Alexandra Hauser-Kawaguchi, a PhD candidate in Dr. Len Luyt’s lab at the London Health Science Centre’s London Regional Cancer Program, works to help breast cancer patients fight the disease, but does so from her chemistry lab.
“The drug development process that we focus on in our lab is on basic science. We carry out the first steps in the discovery of new anti-cancer drugs. As a chemist, I synthesize novel compounds, and then, I work with biologists, who screen them in cells. If it looks successful, we move onto animal models. But quite often, the outcome leads me to having to redesign and redeveloping the compounds. This is how a successful drug molecule is discovered.”
What Alexandra studies specifically has a long and complicated name – Receptor for hyaluronan mediated motility (RHAMM). “Basically, any receptor is a protein molecule that can react to chemical signals from outside the cell. When such signals arrive, and bind to the receptor, it responds in a certain way. RHAMM reacts specifically to hyaluronan (HA) signals. In breast cancer cells, their interaction increases.”
What follows is a domino effect. “The RHAMM-HA interaction activates downstream signaling pathways. Breast cancer cells, especially those of an aggressive nature, begin to rapidly exchange signals. This process, in turn, activates genes responsible for spreading the cancer to other body parts, which means that it unfortunately becomes metastatic, and this often means that it is ‘incurable’. Yet, the good news is that we can prevent this scenario if we don’t let RHAMM and HA interact.”
For a few years, Alexandra has been focused on discovering new therapeutic agents – drugs – that could block the interaction between RHAMM and HA. “We have developed peptides that act as RHAMM mimics. Proteins and peptides are very similar in structure, but peptides are smaller. RHAMM mimics bind strongly with HA and prevent it from interacting with the real RHAMM. Our studies show that these peptides can block inflammation associated with breast cancer, as well as stop metastasis from occurring.”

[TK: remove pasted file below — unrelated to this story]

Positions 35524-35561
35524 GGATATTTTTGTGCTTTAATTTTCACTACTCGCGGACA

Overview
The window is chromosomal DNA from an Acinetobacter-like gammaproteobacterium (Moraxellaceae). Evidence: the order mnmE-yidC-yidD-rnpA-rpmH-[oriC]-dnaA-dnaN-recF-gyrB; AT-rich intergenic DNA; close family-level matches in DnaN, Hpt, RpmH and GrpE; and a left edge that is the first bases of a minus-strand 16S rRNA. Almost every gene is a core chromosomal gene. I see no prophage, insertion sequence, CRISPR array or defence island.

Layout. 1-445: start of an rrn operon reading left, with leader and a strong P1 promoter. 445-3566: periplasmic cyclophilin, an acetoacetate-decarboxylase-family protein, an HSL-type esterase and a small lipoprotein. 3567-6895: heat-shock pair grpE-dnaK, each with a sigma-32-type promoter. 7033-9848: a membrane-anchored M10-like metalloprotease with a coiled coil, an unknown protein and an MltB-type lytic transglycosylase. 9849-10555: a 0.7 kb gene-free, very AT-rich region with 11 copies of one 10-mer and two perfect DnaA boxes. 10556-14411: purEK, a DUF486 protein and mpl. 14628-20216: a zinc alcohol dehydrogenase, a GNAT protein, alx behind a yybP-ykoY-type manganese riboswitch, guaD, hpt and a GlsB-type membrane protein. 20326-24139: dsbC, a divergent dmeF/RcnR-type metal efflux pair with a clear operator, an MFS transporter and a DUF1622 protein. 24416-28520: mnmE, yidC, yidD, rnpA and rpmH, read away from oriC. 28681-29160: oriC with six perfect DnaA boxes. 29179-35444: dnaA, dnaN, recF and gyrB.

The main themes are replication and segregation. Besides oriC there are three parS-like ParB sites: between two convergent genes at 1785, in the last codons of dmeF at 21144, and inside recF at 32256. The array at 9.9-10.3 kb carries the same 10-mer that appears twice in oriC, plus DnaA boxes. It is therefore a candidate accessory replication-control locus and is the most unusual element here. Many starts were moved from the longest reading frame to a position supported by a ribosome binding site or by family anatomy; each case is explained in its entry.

Recently, Alexandra’s team has created a set of such peptides and conducted preclinical evaluation in mice. “Preliminary results demonstrated that our lead compound may be successful, and it will be further investigated as a prototype drug molecule for treating RHAMM-related breast cancer.”
“In a perfect world, we hope to one day test our therapeutic agent in patients. Unfortunately, it takes years and requires funding to reach that point. Even preclinical studies are quite expensive. In our lab, we have to be very rigorous with everything leading up to the preclinical stage before we are confident enough to move forward to a clinical trial.”
Going further in describing the process of drug development, Alexandra suggests that the prospective drug would be injectable, like a vaccine. In addition, the team is thinking of the possibility for the drug to be taken orally: “We are working on designing our compounds in such a way that one day it could end up being a pill. No blood, no needles - it would be much more convenient for patients.”
In Alexandra’s opinion, the most exciting part of research is that it is all about discovering things. However, there is also a negative side. “Quite often experiments fail. You spend so long trying to solve a problem, but it often doesn’t work out like you expected. Such moments can be a bit heartbreaking and discouraging. But when something does work, it is extremely rewarding, and it reminds me why I do this.”
After graduating from University of Toronto, she chose Western University in London for her doctorate because of its reputation in health research, imaging and radiopharmaceuticals. Alexandra was actually first involved in the development of imaging agents. This is directly related to PET (positron emission tomography) or SPECT (single-photon emission computerized tomography) scan technologies. These nuclear imaging tests use very small doses of radioactive compounds that are injected into patients, which helps visualize the cancer tumor on the scan.
“Starting with work in imaging/diagnostics, I ended up working on drug molecules for therapeutic applications in cancer. I do not believe in a magical cure for everything. Each type of cancer is very different, and each patient is very different. But I definitely think it is possible to develop drugs that will treat specific types of breast cancers in the future.”
Support researchers like Alexandra Hauser-Kawaguchi and others by considering a donation to the Breast Cancer Society of Canada. Find out how you can help fund life-saving research, visit bcsc.ca/donate
Alexandra Hauser-Kawaguchi's story was transcribed from interviews conducted by BCSC volunteer Natalia Mukhina – Health journalist, reporter and cancer research advocate
Natalia Mukhina, MA in Health Studies, is a health journalist, reporter and cancer research advocate with a special focus on breast cancer. She is blogging on the up-to-date diagnostic and treatment opportunities, pharmaceutical developments, clinical trials, research methods, and medical advancements in breast cancer. Natalia participated in numerous breast cancer conferences including 18th Patient Advocate Program at 38th San Antonio Breast Cancer Symposium.
She is a member of The Association of Health Care Journalists.